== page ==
It’s Mazel Tov time. This past Shabbat, our family celebrated our son Jonah’s Bar Mitzvah with our family, friends and incredible congregational community. A joyous kvell-o-rama!
As you may remember from earlier blog posts, Jonah attended JRC’s congregational trip to Rwanda/Uganda this past summer. In honor of his Bar Mitzvah, he’s been selling Mirembe Kawomera coffee every week at our congregation and he’s also raising money for our Fair Trade fund to help the Mirembe farmers with their capacity building. If you’d like to share in our naches, buy coffee!
Click below for some remarks from Jonah:
What I found interesting in my portion was that when Moses returns to Egypt, the Torah says that the Israelites would not listen to him at first. Maybe they didn’t listen because they were in such extreme circumstances that they didn’t know what to believe any more. Moses went to God and told God that the Israelites would not listen to him. So God instructed Moses and Aaron on how to deliver the Israelites from the land of Egypt.
The Torah never tells us what God actually said to Moses and Aaron. I think that God told them that they could tell the Israelites to work together for a common good to liberate themselves from the land of Egypt. They needed to understand that if they worked together with Moses and Aaron, they could create a better future for themselves outside of Egypt.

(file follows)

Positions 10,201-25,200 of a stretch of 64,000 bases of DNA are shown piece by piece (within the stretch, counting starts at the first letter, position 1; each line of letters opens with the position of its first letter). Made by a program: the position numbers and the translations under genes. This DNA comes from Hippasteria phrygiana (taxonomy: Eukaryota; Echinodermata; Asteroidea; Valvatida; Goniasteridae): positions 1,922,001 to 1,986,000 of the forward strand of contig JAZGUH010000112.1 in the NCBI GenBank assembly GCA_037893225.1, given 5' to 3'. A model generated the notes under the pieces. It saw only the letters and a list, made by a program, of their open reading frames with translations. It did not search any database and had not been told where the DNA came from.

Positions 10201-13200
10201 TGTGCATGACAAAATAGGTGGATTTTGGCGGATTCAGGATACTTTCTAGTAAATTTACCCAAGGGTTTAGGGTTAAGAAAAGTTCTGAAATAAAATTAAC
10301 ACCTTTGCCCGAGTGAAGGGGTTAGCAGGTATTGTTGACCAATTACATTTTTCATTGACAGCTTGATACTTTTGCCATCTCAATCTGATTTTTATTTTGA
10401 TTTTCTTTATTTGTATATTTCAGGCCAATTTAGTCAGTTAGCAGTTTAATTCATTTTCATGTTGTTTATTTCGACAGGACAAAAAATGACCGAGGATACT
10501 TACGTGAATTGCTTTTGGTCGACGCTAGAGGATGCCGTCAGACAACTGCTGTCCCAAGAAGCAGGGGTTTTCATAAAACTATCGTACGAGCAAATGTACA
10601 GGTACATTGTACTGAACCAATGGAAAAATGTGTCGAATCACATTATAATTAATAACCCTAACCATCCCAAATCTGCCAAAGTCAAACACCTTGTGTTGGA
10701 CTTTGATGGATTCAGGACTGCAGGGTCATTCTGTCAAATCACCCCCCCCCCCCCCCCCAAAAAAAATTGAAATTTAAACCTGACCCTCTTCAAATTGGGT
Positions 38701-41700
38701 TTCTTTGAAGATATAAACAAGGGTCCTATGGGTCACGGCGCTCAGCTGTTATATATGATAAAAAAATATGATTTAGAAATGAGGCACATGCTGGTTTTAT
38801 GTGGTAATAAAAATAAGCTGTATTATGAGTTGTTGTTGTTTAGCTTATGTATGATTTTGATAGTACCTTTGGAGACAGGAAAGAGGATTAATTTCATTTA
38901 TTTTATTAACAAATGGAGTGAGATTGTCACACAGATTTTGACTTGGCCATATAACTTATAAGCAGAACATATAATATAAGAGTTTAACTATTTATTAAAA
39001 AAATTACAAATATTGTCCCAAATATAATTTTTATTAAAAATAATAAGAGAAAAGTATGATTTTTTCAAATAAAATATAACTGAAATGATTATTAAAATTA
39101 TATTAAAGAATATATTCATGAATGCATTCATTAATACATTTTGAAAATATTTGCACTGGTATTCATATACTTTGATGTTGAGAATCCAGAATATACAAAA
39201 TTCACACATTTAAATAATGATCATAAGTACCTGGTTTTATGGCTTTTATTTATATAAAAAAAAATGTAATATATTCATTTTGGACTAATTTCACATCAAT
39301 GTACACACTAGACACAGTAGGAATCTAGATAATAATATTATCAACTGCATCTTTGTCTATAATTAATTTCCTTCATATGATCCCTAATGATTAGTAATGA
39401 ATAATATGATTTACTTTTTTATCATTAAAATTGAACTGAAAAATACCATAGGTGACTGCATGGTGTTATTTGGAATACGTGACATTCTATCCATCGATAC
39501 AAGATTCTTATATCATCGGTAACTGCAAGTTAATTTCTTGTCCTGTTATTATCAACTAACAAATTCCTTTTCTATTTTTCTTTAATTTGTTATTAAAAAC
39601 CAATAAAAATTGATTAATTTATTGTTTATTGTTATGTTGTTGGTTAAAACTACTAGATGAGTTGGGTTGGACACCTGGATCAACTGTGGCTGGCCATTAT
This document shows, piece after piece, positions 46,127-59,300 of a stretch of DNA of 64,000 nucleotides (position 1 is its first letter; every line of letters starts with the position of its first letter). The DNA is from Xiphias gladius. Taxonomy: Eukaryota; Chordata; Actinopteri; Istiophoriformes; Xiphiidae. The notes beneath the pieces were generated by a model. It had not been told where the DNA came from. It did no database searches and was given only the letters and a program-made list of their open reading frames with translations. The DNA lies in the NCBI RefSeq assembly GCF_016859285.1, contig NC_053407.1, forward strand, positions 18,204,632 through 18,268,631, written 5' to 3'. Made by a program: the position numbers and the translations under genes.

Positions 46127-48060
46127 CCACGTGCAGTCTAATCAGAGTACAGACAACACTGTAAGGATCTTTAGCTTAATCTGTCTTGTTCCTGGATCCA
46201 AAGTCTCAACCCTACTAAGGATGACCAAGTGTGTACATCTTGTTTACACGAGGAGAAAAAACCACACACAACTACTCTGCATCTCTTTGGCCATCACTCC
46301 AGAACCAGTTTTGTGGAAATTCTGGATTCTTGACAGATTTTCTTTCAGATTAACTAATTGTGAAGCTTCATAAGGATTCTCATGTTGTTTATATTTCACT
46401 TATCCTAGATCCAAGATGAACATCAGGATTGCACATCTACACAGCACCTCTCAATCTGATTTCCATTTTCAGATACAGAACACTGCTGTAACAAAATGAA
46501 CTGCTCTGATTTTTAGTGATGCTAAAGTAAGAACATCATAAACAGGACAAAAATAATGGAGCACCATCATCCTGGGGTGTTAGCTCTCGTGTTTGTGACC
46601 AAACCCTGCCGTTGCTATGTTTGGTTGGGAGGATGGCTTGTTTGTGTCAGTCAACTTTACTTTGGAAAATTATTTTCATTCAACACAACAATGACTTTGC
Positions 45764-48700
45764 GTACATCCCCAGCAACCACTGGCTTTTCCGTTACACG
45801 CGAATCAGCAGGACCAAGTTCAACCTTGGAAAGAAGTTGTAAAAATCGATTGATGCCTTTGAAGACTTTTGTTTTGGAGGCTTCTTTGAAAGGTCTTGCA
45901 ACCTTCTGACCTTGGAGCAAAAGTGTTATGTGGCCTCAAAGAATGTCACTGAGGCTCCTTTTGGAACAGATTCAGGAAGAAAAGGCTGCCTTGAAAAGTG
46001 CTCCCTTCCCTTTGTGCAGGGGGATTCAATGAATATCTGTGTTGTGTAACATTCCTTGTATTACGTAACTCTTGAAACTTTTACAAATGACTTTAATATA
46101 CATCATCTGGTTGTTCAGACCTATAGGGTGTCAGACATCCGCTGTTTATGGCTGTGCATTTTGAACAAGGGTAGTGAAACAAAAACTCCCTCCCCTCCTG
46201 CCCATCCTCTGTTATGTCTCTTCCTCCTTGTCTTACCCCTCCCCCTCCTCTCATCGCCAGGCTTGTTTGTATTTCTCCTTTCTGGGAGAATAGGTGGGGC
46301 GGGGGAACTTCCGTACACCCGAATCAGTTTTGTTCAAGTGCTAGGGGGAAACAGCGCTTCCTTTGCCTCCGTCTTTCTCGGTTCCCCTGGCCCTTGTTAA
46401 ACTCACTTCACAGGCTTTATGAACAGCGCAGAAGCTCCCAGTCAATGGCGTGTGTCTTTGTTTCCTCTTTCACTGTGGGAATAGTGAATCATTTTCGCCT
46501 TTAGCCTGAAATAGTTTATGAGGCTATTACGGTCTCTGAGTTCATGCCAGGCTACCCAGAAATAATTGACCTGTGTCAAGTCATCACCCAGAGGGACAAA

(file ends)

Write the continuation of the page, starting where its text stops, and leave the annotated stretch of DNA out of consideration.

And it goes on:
This is the main lesson I learned from my portion: that people living in hard circumstances, can work together to make a difference for the better in their lives.
This summer I went to Africa with JRC. We went to Rwanda and Uganda to volunteer with different organizations that provide help for people with HIV/AIDS and we also visited an interfaith fair trade coffee co-op called Mirembe Kowmara. Mirembe Kowamera is a group of Jewish, Muslim and Christian coffee farmers in Uganda who have come together to form a co-op.
In Uganda, we met with one of the coop’s founders – a Muslim man named Elias. One time when we met with him, he invited us to visit him at his house. So we went to his house for a short visit. While in his house we waited for him to return. We did not know what to do – whether we should leave or continue to wait for him. Soon he came back, and he started to talk about his house. He told us that he was able to build his house with the money he made from the coffee. He was very proud that he could show us his accomplishment.
Seeing this, I could really see where all the money was going. I saw the power of the co-op in action. I could see that, just like in my Torah portion, people can really make a difference if everyone works together for a common cause that will help change their lives.